Living in the aftermath of a disaster

On Saturday, 25 April, when the earthquake struck Nepal, I felt tremors in Delhi. I wondered where the epicentre was and within seconds I got to know from my Twitter feed that it was near Kathmandu, the capital of Nepal. In a matter of few hours, I was informed that MSF in India was sending four medical and non-medical teams from Bihar (the state bordering Nepal) and a team from Delhi.

Epicentre - part one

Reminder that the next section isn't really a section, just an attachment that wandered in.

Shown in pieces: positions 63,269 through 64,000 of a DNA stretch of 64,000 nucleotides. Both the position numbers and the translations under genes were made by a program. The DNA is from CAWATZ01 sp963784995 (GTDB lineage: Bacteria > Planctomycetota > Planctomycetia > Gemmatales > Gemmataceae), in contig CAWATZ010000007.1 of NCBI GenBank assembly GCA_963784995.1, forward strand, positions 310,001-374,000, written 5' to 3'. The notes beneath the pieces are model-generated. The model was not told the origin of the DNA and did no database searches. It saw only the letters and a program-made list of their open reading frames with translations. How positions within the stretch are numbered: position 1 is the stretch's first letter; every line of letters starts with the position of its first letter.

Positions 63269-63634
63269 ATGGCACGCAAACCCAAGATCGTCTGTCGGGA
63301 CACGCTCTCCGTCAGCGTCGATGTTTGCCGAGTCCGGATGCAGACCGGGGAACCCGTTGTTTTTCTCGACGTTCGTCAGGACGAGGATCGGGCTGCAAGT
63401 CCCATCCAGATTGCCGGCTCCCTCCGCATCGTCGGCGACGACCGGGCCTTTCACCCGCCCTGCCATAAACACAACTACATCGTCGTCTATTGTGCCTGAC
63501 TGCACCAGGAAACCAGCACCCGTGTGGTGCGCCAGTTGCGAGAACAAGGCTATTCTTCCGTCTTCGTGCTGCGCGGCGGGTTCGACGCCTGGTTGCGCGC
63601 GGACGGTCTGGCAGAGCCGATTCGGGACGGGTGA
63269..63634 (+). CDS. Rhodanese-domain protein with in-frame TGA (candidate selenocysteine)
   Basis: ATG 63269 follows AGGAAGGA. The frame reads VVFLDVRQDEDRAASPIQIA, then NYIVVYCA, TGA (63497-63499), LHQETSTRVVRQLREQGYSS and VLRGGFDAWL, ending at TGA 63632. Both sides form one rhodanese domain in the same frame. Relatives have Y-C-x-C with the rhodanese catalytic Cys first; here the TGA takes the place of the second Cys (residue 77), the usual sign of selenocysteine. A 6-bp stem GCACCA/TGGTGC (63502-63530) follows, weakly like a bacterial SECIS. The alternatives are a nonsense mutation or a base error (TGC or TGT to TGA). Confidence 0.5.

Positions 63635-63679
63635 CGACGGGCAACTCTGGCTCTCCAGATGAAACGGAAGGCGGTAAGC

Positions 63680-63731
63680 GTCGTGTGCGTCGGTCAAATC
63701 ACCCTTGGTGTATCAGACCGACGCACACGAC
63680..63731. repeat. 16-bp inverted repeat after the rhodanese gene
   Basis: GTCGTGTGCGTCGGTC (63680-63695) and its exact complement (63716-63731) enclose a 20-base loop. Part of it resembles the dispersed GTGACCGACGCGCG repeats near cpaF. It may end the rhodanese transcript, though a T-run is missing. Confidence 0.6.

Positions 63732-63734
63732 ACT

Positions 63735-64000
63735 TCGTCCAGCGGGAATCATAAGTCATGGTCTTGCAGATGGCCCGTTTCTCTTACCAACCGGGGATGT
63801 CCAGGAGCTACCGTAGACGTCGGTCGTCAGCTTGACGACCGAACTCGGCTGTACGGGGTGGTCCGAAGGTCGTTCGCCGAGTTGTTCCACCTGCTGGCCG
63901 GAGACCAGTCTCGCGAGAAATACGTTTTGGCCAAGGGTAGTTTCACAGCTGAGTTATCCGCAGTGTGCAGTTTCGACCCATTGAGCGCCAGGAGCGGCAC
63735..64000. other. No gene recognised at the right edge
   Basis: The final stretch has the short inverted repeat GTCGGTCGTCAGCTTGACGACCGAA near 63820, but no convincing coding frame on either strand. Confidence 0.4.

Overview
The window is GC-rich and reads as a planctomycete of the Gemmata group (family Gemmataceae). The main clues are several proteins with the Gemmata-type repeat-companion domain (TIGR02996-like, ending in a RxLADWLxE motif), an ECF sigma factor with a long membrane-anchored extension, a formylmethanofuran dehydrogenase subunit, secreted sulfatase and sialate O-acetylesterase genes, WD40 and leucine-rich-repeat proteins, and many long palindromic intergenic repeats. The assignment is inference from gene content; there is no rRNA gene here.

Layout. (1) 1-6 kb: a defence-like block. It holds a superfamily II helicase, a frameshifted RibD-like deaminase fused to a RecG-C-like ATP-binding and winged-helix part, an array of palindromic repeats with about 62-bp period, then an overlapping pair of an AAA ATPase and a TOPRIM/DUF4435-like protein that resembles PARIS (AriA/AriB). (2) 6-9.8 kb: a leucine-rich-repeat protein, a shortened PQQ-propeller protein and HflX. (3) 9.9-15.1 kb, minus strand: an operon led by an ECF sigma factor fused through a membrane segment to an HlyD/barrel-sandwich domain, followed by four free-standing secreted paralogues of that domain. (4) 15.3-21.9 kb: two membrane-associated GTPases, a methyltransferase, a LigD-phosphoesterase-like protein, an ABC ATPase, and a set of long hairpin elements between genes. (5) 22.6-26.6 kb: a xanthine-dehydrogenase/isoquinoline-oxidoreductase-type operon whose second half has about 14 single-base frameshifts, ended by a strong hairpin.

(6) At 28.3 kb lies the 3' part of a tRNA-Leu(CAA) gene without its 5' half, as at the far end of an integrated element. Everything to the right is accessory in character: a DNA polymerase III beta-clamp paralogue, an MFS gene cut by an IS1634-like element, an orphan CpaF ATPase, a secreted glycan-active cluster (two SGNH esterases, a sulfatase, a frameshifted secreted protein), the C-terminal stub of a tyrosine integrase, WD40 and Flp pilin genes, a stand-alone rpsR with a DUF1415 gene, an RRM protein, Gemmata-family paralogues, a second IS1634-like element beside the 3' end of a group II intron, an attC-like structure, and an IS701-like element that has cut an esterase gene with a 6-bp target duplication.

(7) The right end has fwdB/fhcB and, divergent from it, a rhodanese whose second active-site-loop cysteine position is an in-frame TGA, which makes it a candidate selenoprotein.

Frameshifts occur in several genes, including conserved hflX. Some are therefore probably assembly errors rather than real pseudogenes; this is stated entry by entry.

Working in a post earthquake zone here, I have gotten increasingly used to the periodic tremors that are common after the upheaval of a major seismic event as the layers of land settle and stabilise. When in the city or office I hardly notice them, they could be faint vibration of a large lorry driving past, or just my own clumsiness causing me to stumble as I walk. I usually rely on others to tell me that one has happened, or as in our hotel grounds, the startled calls of the birds as they rise shaken from the trees.